Apple’s first coronavirus-impacted quarter isn’t great but it’s not terrible either

Apple posts small year-over-year growth.

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As one of the first companies to publicly acknowledge that the coronavirus pandemic was going to have a serious impact on its earnings, all eyes have been on how Apple and the iPhone would fare in its second quarter of 2020. The results are in and they’re not terrible. While the iPhone, iPad, and Mac all suffered year-over-year declines, Apple actually grew slightly when compared to the same quarter last year.

In the quarter ending March 31, Apple posted quarterly revenue of $58.3 billion, an increase of 1 percent from the year-ago quarter, when the company earned $58 billion. Most of the boost was due to an increase in the Wearables and Services categories, both of which posted new records. Here’s how the product lines break down:

  • iPhone: Down 7. 5 percent from $31B to $28.9B

  • iPad: Down 10 percent from $4.9B to $4.4B

  • Mac: Down less than 3 percent from $5.5B to $5.35 billion

  • Wearables: Up 22 percent from $5.1B to $6.3B

  • Services: Up 17 percent from $11.5B to $13.4B

Apple also boasted an all-time high active installed base “in all of our geographic segments and all major product categories.”

Apple CEO Tim Cook noted that Apple was on pace for record revenue during the first few weeks of January before COVID-19 impacted demand and sales. He also spotlighted Apple’s “significant” efforts to combat the effects of the coronavirus. “In this difficult environment, our users are depending on Apple products in renewed ways to stay connected, informed, creative, and productive,” he said. “We feel motivated and inspired to not only keep meeting these needs in innovative ways, but to continue giving back to support the global response, from the tens of millions of face masks and custom-built face shields we’ve sent to medical professionals around the world, to the millions we’ve donated to organizations like Global Citizen and America’s Food Fund.”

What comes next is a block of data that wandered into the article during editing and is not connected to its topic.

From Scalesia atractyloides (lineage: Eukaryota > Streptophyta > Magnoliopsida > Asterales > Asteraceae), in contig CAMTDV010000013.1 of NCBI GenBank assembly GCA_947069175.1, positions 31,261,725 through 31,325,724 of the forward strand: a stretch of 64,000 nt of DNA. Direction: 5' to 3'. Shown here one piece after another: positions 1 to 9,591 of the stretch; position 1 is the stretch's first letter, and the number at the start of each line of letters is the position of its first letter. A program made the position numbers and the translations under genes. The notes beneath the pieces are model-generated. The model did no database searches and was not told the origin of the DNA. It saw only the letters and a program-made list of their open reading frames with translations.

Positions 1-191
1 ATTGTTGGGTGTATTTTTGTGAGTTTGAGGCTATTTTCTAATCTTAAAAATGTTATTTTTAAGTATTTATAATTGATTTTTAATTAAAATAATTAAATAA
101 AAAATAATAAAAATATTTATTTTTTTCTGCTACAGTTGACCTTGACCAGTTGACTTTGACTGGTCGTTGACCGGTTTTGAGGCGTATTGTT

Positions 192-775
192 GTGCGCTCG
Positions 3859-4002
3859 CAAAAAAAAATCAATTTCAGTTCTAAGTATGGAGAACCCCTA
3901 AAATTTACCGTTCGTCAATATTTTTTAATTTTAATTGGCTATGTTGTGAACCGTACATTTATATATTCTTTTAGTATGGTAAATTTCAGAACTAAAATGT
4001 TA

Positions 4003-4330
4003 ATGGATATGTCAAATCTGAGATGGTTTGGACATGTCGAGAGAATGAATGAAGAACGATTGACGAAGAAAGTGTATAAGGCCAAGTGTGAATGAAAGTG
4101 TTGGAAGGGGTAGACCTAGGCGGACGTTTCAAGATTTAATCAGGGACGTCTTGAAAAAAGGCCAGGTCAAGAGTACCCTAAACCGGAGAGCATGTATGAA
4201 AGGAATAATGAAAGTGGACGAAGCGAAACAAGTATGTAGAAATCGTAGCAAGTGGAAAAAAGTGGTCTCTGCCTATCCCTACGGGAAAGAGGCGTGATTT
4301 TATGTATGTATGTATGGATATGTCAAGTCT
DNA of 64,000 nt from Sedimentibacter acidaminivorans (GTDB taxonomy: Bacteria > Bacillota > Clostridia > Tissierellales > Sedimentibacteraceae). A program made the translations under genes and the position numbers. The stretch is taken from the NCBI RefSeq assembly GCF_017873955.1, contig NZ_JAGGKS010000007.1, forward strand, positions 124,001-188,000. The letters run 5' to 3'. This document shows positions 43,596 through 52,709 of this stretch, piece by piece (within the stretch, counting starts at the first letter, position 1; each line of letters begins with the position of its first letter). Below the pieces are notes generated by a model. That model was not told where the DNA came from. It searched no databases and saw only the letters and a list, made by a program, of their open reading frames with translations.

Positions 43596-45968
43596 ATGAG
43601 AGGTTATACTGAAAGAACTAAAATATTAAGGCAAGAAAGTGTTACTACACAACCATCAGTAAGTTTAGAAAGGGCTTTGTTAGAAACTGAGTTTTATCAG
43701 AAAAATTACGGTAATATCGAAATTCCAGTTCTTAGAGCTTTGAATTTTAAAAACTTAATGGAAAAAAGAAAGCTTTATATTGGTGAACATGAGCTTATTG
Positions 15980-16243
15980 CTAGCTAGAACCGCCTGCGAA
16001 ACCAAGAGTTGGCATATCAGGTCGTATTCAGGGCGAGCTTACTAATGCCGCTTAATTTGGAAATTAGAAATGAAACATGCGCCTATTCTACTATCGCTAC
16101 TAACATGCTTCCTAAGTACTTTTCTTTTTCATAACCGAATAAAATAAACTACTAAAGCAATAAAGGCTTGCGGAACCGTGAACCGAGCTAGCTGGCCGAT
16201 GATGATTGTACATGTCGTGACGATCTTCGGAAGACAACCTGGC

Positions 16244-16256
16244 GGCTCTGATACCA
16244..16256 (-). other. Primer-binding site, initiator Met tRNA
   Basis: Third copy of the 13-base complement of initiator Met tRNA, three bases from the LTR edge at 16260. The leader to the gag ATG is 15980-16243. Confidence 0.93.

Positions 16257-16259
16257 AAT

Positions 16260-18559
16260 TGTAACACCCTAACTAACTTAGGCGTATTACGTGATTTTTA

Cook also noted that production returned to “typical levels” at the end of March and noted partnerships to deliver hundreds of thousands of iPads to Canada, Scotland, Los Angeles, and New York City.

Sales dipped significantly in China, where stores were forced to close first. Apple posted revenue of $9.5 billion for the quarter, a 12 percent decline over the prior year. However, sales in the U.S. were basically flat, dipping from $25.6 billion to $25.5 billion in the 2019 quarter.

Apple uncharacteristically declined to offer third-quarter guidance like it usually does. In the third quarter of 2019, it earned a record $53.8 billion in revenue.

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